Coronavirus good news: Decline in cases will be as quick as the rise

Exponential growth essentially means doubling over a certain period of time – in the case of coronavirus, this is between four days to a week. This means that if confirmed cases are 1,000 for example on a Monday, by around Friday they will be 2,000 and so on.

And while the infection rate in COVID-19 is rapid right now, particularly in Europe which has now been deemed by the epicentre of the disease, eventually the rate will plateau and begin to decline.

When it does decline, the fall in cases will be as rapid as the rise.

Seth Shostak, astronomer and mathematician, said: “The spread of the coronavirus will be exponential – which is bad. But its inevitable decline will also be exponential, which is good.

“In the case of the coronavirus, the growth in the number of infected persons will inevitably be exponential, at least for a while.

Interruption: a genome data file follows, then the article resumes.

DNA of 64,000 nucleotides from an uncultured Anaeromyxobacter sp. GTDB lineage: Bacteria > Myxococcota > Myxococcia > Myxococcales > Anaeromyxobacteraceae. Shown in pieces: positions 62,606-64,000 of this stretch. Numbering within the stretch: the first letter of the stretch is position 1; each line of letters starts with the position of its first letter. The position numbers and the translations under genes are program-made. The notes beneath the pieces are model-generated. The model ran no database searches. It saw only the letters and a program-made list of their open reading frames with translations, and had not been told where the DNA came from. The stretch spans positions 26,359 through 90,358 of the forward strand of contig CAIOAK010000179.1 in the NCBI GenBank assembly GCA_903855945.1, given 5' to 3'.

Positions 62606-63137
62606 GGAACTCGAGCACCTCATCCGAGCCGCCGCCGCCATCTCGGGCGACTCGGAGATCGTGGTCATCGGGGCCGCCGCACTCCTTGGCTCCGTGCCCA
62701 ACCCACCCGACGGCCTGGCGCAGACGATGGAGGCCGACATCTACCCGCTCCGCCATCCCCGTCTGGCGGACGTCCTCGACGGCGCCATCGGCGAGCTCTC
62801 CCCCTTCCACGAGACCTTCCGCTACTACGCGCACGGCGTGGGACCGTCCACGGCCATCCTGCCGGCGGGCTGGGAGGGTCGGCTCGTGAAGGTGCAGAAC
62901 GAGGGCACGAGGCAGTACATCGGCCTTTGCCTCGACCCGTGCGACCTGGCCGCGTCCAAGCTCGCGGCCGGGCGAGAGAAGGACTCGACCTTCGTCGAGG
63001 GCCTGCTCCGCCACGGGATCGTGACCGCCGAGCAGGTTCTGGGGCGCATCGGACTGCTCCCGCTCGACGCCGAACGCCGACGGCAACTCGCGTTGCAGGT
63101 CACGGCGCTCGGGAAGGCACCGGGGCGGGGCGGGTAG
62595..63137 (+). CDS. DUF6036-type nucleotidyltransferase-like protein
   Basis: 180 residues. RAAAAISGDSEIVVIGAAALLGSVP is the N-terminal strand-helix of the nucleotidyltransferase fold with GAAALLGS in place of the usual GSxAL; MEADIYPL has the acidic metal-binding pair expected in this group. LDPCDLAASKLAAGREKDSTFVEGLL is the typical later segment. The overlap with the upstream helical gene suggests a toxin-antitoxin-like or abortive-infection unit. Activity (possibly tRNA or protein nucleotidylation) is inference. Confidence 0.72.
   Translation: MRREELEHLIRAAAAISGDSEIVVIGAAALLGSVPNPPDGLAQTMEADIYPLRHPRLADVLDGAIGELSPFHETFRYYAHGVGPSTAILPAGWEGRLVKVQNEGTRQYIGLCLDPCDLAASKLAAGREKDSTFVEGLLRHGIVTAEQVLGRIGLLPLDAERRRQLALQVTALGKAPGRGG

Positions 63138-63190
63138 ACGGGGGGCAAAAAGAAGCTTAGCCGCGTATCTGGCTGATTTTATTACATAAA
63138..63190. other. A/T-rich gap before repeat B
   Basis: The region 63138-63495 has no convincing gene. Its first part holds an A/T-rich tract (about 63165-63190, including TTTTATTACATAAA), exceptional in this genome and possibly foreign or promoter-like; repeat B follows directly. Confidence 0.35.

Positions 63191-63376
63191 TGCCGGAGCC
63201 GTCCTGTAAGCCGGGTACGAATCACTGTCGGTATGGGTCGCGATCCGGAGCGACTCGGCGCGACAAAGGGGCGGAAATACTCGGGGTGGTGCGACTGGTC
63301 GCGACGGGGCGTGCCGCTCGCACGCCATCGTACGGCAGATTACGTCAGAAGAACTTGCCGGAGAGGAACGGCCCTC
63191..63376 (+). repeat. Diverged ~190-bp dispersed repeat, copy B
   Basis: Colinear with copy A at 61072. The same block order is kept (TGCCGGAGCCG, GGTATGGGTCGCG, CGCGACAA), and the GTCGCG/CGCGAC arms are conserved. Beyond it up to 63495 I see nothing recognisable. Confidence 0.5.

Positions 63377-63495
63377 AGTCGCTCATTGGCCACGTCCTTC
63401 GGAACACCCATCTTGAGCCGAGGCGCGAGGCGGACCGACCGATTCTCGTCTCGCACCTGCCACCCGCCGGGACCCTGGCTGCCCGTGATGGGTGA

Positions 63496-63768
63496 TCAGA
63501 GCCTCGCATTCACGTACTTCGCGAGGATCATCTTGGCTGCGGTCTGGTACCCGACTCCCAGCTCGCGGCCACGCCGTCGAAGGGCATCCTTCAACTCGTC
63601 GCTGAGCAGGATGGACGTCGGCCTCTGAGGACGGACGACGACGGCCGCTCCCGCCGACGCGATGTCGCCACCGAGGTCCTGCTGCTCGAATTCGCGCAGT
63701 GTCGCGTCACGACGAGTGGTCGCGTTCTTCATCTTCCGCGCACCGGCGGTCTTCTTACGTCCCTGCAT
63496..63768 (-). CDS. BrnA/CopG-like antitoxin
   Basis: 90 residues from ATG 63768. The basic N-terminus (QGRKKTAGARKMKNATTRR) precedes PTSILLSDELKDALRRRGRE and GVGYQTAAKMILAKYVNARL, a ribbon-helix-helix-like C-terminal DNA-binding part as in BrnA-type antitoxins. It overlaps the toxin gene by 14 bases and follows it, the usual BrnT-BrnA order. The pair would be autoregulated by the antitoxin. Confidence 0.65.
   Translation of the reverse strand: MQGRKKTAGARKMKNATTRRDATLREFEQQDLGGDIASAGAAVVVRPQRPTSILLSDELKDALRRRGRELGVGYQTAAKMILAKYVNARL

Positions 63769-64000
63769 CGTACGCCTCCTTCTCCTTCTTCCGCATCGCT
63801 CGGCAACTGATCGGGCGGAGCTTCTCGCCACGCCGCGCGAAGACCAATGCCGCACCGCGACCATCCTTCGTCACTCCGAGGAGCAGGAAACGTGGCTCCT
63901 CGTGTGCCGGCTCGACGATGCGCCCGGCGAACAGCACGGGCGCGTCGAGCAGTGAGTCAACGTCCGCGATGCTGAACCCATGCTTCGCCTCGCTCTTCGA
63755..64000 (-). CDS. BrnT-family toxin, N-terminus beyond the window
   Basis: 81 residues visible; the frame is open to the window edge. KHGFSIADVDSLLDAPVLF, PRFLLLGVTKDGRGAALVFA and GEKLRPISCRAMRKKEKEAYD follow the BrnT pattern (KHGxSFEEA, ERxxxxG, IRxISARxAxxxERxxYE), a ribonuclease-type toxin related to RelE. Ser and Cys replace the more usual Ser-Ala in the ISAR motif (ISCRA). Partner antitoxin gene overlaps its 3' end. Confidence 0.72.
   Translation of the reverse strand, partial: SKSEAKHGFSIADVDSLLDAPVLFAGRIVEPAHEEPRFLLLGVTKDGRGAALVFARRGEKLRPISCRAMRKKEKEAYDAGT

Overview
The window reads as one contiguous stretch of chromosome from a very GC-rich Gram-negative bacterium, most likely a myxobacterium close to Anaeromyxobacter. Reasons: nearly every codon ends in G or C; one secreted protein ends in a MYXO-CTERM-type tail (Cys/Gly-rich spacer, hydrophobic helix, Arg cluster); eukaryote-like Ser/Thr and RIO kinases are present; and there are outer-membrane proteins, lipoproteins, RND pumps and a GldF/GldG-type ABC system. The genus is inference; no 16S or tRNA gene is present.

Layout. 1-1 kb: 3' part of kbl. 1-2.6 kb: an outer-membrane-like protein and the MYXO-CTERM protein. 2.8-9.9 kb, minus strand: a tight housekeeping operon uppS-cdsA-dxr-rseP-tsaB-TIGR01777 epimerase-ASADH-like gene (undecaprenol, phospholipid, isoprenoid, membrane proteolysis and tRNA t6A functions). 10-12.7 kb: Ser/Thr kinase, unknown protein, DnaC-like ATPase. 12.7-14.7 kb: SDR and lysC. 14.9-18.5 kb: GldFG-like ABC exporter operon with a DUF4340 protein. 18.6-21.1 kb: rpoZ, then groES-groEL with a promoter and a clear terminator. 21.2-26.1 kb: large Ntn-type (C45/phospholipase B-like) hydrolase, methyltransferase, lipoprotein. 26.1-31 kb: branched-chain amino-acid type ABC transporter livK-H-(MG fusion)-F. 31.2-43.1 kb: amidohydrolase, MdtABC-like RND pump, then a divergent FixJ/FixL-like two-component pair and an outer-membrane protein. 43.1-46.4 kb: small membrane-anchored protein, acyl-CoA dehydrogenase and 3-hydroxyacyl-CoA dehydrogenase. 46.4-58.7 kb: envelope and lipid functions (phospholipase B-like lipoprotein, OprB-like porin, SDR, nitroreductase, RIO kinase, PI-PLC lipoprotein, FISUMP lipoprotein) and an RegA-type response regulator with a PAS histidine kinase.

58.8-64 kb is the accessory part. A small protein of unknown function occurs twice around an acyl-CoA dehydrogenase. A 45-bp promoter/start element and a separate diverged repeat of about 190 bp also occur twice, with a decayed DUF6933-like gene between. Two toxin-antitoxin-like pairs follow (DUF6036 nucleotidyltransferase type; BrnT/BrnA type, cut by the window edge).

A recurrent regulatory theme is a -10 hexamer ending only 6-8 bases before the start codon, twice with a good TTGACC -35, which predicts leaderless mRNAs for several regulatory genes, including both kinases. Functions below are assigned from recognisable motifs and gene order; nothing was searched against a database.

“That’s because the rate of new infections clearly depends on the number of people who are already contagious.

“The resulting tally of the infected will increase very rapidly – as is typical of exponential growth.

“Note that it’s not that the number is large, but only the behaviour of the growth rate that merits the designation ‘exponential.’

“And, as noted, that’s clearly bad.

“And since the number of new cases also depends on the number of infectious people (which declines as folks recover), that will also be exponential, but exponentially decreasing.

“Bottom line; While the bad news grows rapidly, the good news will also evolve rapidly.

“So let’s just hope that by invoking sheltering-in-place and other strategies, we can reduce the infection rate and cause the inevitable bell-shape curve of the number that are sick to turn over sooner.”

However, the peak in the UK could be some time away.

On March 12, England’s Chief Medical Officer, Professor Chris Whitty, said would reach the peak of its coronavirus outbreak in the UK in about 10 to 14 weeks.

He said: “If you move too early, people get fatigued. This is a long haul.”

The suggested timeframe means the number of infected would peak after the Easter break and could hit Britain hardest in the May half-term holidays.

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